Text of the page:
21 Inspirations for Weight Loss Motivational Issues 1. Be realistic. 2. Can t have it both ways. 3. Celebrate every success. 4. DENIAL is Don t Even know I Am Lying (to myself). 5. Discover healing rituals. 6. Do it anyway. 7. Do NOT sabotage myself with doubt. 8. Does this choice help make me stronger? 9. Exercise no matter what. 10. Get back on track. 11. Give myself credit. 12. Hunger and cravings aren t emergencies. 13. It s OK to disappoint people. All about Diet 1. Put dieting first. 2. Throw some food away. 3. Don t comfort myself with food. 4. Eat mindfully. 5. Eating well is a reward I give myself. 6. Food IS the consolation prize. 7. I don t eat crap. 8. I don t eat food just because it s there. 9. If not food, then what? 10. It s not okay to eat this. 11. I can have 3 bites of anything. 12. Protein, Produce & Fiber 13. Nothing tastes as good as being thin. I Statements 1. I will start NOW. 2. I can do hard things. 3. I deserve to put myself first. 4. I m different now. 5. What I really want is to be healthy. 6. I used to comfort myself by overeating, but I don t do that any more. 7. I will care later. 8. I d rather be thinner. 9. I m not that special. 10. I have not lost the will; I have just misplaced it. 11. Just because I can does not mean I should. 12. If I fail to plan, I plan to fail. 13. I will not give up what I want MOST for what I want NOW. Everything 1. Just do it! 2. No excuses. 3. Specific, Measurable, Attainable, Realistic & Timely Goals 4. Say no choice, no choice, no choice. 5. Stop making excuses NOW. 6. Head Hunger 7. Heart Hunger 8. How do you get to Carnegie Hall? Practice, practice, practice. 9. Set guidelines, not rules. 10. Morning affects evening. 11. Learn to savor every bite. 12. Enrich my life today. 13. Embrace the gray.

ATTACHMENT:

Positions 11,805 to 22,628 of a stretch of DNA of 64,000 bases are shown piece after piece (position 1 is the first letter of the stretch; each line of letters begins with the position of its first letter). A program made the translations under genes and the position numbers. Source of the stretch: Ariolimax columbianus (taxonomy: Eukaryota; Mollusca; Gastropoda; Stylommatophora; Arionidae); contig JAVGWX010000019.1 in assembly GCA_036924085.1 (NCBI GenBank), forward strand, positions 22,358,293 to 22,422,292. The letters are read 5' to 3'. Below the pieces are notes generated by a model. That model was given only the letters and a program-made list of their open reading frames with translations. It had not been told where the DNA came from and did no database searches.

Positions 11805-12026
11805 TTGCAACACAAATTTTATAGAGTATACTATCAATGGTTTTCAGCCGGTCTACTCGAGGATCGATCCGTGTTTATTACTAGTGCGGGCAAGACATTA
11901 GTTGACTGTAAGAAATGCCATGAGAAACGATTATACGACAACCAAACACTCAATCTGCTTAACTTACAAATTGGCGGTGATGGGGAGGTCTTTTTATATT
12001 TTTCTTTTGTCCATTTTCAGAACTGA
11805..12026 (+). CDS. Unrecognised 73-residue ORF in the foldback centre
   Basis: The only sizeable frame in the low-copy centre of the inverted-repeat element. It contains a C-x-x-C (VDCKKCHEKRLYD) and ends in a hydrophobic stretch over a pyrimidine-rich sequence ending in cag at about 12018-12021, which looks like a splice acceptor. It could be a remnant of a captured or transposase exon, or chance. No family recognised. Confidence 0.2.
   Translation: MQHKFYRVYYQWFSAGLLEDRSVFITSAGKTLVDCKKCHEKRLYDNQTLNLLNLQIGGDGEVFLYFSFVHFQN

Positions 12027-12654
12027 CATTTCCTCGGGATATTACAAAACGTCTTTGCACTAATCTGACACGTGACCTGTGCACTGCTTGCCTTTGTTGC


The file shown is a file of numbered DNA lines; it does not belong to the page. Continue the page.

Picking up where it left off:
22 40. The Examined Life Strengths: My intelligence because it lets me choose the life I want and gives me the tools I need. My principles because they allow me to stand up for the life I live. My sense of humor because it lets me accept the things I can t control. Weaknesses: My temper because it is frightening when it gets out of control. My moodiness because it bothers other people when I change moods suddenly. My big mouth because it gets me into trouble I could avoid. I can make my weaknesses into strengths by controlling them. In themselves, they re not bad. When I use my temper wisely, it accomplishes near miracles. It s perfect for bringing salesmen and students into line. Sometimes I overreact, however, and that s bad. If I stop, think, and then react, I can control my temper, my moodiness, and my big mouth.